Some Northwest history buffs say a newly designated historic landmark in California does not settle a heated debate over where a British explorer landed more than four centuries ago. Interior Secretary Ken Salazar named a site north of San Francisco as the possible landing spot of Sir Francis Drake.
Drake was a swashbuckling naval captain who circumnavigated the world. He also was the first British explorer to have contact with Native Americans on the west coast. Journals record a five week stop in 1579.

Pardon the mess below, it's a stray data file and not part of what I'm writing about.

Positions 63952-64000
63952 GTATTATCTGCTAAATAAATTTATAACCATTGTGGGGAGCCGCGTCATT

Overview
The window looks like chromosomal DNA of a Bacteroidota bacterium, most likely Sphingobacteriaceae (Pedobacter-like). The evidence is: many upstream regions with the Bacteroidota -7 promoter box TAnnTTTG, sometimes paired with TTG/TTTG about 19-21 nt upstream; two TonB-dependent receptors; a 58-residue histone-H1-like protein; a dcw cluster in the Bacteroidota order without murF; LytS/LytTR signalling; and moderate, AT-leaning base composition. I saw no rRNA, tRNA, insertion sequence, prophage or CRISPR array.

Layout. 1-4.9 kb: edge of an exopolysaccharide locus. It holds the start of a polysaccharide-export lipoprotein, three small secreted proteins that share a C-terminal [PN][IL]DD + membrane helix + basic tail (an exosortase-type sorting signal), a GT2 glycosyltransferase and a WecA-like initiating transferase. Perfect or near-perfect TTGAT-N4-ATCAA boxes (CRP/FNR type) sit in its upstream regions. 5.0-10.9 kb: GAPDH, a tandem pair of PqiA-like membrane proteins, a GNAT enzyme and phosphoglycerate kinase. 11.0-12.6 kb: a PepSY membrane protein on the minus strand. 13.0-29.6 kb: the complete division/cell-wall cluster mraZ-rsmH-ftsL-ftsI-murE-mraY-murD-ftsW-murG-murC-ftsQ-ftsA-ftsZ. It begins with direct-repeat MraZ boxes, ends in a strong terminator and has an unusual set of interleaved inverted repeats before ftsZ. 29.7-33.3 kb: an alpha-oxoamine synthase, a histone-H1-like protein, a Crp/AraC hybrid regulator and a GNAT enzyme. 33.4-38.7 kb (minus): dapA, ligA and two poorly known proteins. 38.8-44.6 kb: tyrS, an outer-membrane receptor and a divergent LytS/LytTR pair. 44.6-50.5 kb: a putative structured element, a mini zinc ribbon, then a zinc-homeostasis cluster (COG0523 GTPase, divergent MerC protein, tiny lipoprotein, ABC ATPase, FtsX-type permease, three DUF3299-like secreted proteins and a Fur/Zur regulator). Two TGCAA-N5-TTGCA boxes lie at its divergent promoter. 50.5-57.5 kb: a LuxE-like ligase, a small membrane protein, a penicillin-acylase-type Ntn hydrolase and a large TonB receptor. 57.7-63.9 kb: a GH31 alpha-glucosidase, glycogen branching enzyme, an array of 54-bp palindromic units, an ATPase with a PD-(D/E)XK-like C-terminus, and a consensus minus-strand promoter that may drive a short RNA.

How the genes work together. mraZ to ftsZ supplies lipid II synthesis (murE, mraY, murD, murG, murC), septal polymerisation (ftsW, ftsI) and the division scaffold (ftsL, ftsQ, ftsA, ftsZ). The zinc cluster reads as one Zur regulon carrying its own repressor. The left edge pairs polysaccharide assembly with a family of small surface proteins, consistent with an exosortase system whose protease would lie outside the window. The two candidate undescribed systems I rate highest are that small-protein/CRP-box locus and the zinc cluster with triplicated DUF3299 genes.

Ed Von der Porten heads the Drake Navigators Guild. The group has now succeeded in getting northern California’s Drake’s Bay designated as that historic place.
“As far as I’m concerned, it’s been pretty clear that Drake landed in California,” Von der Porten says.
But Garry Gitzen disagrees. The amateur historian from the northern Oregon coast is still gathering evidence to document Nehalem Bay as Drake’s layover site.
“I mean, Oregon is entitled to their history," Gitzen says. "And history should be recorded correctly.”
The National Park Service has said the landmark designation does not take sides in this debate and is not meant to discourage study of other possible Drake landing sites.
Copyright 2012 Northwest News Network
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